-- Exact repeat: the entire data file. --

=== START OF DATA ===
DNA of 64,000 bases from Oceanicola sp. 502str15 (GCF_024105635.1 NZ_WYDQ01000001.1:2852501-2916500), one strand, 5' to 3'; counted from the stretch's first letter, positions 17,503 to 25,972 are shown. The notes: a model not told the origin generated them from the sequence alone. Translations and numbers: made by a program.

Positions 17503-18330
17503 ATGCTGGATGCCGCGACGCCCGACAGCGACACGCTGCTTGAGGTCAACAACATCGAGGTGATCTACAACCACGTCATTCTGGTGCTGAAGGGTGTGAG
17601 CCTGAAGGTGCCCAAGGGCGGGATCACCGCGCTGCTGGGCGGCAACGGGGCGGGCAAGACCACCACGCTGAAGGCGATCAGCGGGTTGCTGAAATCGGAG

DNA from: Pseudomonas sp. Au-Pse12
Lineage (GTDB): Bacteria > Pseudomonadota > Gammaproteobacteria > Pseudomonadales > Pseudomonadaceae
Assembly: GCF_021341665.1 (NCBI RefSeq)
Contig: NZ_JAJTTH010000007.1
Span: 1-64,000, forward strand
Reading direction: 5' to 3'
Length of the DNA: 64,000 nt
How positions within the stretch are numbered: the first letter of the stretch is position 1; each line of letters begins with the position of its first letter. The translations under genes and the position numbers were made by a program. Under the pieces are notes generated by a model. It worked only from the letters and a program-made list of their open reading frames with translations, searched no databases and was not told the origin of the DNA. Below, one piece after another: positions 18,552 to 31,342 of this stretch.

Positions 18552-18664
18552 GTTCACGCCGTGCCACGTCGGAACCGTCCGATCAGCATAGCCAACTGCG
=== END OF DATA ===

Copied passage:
DNA of 64,000 bases from Oceanicola sp. 502str15 (GCF_024105635.1 NZ_WYDQ01000001.1:2852501-2916500), one strand, 5' to 3'; counted from the stretch's first letter, positions 17,503 to 25,972 are shown. The notes: a model not told the origin generated them from the sequence alone. Translations and numbers: made by a program.

Positions 17503-18330
17503 ATGCTGGATGCCGCGACGCCCGACAGCGACACGCTGCTTGAGGTCAACAACATCGAGGTGATCTACAACCACGTCATTCTGGTGCTGAAGGGTGTGAG
17601 CCTGAAGGTGCCCAAGGGCGGGATCACCGCGCTGCTGGGCGGCAACGGGGCGGGCAAGACCACCACGCTGAAGGCGATCAGCGGGTTGCTGAAATCGGAG

DNA from: Pseudomonas sp. Au-Pse12
Lineage (GTDB): Bacteria > Pseudomonadota > Gammaproteobacteria > Pseudomonadales > Pseudomonadaceae
Assembly: GCF_021341665.1 (NCBI RefSeq)
Contig: NZ_JAJTTH010000007.1
Span: 1-64,000, forward strand
Reading direction: 5' to 3'
Length of the DNA: 64,000 nt
How positions within the stretch are numbered: the first letter of the stretch is position 1; each line of letters begins with the position of its first letter. The translations under genes and the position numbers were made by a program. Under the pieces are notes generated by a model. It worked only from the letters and a program-made list of their open reading frames with translations, searched no databases and was not told the origin of the DNA. Below, one piece after another: positions 18,552 to 31,342 of this stretch.

Positions 18552-18664
18552 GTTCACGCCGTGCCACGTCGGAACCGTCCGATCAGCATAGCCAACTGCG